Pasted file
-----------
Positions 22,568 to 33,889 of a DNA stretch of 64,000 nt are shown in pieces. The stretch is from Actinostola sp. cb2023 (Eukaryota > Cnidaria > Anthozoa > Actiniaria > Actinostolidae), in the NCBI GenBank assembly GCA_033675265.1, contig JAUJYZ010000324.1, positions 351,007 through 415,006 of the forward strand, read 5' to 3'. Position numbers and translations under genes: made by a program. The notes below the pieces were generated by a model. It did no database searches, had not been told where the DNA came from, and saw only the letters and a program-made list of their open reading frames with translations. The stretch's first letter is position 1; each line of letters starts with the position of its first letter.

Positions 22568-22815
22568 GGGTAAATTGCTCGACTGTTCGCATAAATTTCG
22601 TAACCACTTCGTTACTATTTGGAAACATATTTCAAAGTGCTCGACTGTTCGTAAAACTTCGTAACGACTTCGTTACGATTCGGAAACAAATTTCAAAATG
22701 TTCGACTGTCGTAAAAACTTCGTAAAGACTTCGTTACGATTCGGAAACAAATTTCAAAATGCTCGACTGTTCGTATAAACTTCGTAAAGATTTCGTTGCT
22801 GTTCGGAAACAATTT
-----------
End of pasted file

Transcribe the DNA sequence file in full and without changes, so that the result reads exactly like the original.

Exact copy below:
Positions 22,568 to 33,889 of a DNA stretch of 64,000 nt are shown in pieces. The stretch is from Actinostola sp. cb2023 (Eukaryota > Cnidaria > Anthozoa > Actiniaria > Actinostolidae), in the NCBI GenBank assembly GCA_033675265.1, contig JAUJYZ010000324.1, positions 351,007 through 415,006 of the forward strand, read 5' to 3'. Position numbers and translations under genes: made by a program. The notes below the pieces were generated by a model. It did no database searches, had not been told where the DNA came from, and saw only the letters and a program-made list of their open reading frames with translations. The stretch's first letter is position 1; each line of letters starts with the position of its first letter.

Positions 22568-22815
22568 GGGTAAATTGCTCGACTGTTCGCATAAATTTCG
22601 TAACCACTTCGTTACTATTTGGAAACATATTTCAAAGTGCTCGACTGTTCGTAAAACTTCGTAACGACTTCGTTACGATTCGGAAACAAATTTCAAAATG
22701 TTCGACTGTCGTAAAAACTTCGTAAAGACTTCGTTACGATTCGGAAACAAATTTCAAAATGCTCGACTGTTCGTATAAACTTCGTAAAGATTTCGTTGCT
22801 GTTCGGAAACAATTT